The Roots for Resilience graduate assistantship applies data management and open science to combating climate change across academic disciplines.
The first-ever cohort of graduate assistants in the University of Arizona's new Roots for Resilience program recently completed its first semester, providing 11 students in diverse disciplines with training in the most progressive techniques in modern open data science.
"This assistantship is focused on bringing students from a variety of academic domains into the data science realm, and using data science techniques to encourage discoveries within their domains," said Holly Ellingson, program coordinator for Roots for Resilience.
The semester-long program is funded and co-led by CyVerse, the UArizona Data Science Institute, and the Arizona Institutes for Resilience, which fosters collaborations to develop solutions for human and natural communities across the globe.
Funded graduate assistants take CyVerse's Foundational Open Science Skills course and apply the open science principles and FAIR (findable, accessible, interoperable, and reproducible) data science techniques they learn to a climate-related project within their own field of study. The students then present the outcomes of that project within their departments to disseminate the skills they've learned in CyVerse data management and open science principles.
Students and faculty doing environment- and resilience-related research have significant datasets to work with but not necessarily the data science tools and skills they need to process them, observed Betsy Woodhouse, a Roots for Resilience program leader and Associate Director of the Arizona Institutes for Resilience. "We designed Roots for Resilience to address this situation. Through Roots, students not only advance their own research, but become ambassadors between their disciplines and CyVerse and the UArizona Data Science Institute, helping promote even more collaborations."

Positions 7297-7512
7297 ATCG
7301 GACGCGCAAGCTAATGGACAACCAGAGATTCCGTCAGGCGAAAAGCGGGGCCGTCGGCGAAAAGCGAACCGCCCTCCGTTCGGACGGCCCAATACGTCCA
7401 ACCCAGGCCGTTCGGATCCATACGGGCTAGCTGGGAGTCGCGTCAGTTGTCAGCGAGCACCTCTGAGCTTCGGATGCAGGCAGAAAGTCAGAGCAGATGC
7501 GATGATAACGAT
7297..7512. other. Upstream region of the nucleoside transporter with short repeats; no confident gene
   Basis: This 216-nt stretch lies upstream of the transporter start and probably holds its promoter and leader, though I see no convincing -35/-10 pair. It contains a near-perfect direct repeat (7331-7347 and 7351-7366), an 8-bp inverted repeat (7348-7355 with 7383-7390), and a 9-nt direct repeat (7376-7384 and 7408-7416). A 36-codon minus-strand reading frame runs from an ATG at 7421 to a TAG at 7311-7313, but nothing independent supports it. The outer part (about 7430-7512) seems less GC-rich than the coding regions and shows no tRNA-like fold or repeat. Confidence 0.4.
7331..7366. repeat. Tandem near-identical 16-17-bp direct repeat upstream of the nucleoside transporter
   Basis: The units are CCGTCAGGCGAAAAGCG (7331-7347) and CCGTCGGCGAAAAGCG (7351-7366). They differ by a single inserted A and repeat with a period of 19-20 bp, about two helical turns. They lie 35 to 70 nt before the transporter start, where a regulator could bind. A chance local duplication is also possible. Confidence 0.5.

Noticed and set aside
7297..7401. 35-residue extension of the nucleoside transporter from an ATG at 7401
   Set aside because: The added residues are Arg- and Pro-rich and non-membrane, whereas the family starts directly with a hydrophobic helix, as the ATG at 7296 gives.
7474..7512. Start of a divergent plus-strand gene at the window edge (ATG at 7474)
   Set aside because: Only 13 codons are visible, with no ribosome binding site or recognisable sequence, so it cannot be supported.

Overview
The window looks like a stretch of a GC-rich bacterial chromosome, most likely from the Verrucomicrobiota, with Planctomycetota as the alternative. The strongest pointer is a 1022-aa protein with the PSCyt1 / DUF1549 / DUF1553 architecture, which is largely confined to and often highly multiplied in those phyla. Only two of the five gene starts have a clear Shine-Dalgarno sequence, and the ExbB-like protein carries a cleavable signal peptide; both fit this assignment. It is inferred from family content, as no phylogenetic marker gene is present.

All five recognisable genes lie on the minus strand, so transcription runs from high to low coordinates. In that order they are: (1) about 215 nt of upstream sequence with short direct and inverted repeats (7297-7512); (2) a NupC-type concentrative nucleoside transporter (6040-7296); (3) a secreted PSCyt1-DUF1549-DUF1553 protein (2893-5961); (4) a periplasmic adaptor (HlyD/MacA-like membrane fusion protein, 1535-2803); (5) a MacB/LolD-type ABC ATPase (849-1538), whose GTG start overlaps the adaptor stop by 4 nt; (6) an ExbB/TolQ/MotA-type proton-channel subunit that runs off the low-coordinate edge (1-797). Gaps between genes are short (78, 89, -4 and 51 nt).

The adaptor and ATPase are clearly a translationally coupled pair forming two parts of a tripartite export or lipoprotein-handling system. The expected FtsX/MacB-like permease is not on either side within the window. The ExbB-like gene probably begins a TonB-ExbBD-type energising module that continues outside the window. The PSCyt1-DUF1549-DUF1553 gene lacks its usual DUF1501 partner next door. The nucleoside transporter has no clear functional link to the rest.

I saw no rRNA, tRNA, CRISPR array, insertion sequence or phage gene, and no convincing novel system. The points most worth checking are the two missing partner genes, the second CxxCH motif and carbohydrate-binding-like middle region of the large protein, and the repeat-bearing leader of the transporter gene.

"More and more research groups seem to be moving into this space with their use of larger datasets and machine learning algorithms for modeling and hypothesis testing," said Austin Rutherford, a PhD candidate in the School of Natural Resources and the Environment who participated in the program.
Rutherford studies how episodes of extreme dry and wet events, which are predicted to continue and worsen with climate change, influence the establishment of velvet mesquite seedlings in Sonoran desert grassland ecosystems. His work will help inform GIS mapping and machine learning modeling used in land management and conservation decisions.
Added Rutherford: "I got immense value from the techniques and topics related to data management plan creation, how to manage data effectively, how to make my analyses more reproducible, licensing of programming code and data itself to ensure they are used as intended, and the importance of metadata and Digital Object Identifiers."
Participants in the spring program included students from law, government and public policy, environmental sciences, natural sciences, computer science, architecture, geography, hydrology and atmospheric sciences, and chemical and environmental engineering.
"FAIR and open science principles are specifically important to computer science," said Ariyan Zarei, a PhD candidate in the Department of Computer Science, explaining how accessible and reproducible code and data is essential for researchers to compare their methods to previous procedures and compare outcomes.
Zeke Peterson of the College of Law noted: "data science is playing a growing role in legal scholarship. Without open science, other lawyers and students will have no way to confirm the validity of empirical studies and data-driven legal scholarship."
For environmental health sciences student Tina Fingesi: "Data science opens an opportunity to access information and work collaboratively to allow scientific progress to reach its full potential. I am glad I gained this hands-on knowledge on data science at the beginning of my program. This will enable me to ensure my research tools, methodologies and results are accessible and reusable for other researchers."